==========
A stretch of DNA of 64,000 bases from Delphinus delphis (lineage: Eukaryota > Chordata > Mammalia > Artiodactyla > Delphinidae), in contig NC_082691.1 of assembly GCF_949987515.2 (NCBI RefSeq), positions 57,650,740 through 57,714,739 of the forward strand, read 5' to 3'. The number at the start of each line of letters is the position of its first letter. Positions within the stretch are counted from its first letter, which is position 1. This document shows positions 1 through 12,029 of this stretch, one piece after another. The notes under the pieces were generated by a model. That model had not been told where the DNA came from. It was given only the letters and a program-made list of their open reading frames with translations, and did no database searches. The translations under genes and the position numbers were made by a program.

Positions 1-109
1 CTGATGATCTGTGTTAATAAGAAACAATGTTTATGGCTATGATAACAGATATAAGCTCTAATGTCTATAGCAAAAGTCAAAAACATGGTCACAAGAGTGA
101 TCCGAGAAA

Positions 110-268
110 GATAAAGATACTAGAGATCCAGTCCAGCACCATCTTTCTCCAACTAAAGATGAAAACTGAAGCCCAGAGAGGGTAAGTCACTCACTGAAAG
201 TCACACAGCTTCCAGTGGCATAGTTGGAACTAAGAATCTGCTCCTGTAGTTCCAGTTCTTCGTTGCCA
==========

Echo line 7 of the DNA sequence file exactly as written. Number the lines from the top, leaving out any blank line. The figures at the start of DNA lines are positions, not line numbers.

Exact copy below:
201 TCACACAGCTTCCAGTGGCATAGTTGGAACTAAGAATCTGCTCCTGTAGTTCCAGTTCTTCGTTGCCA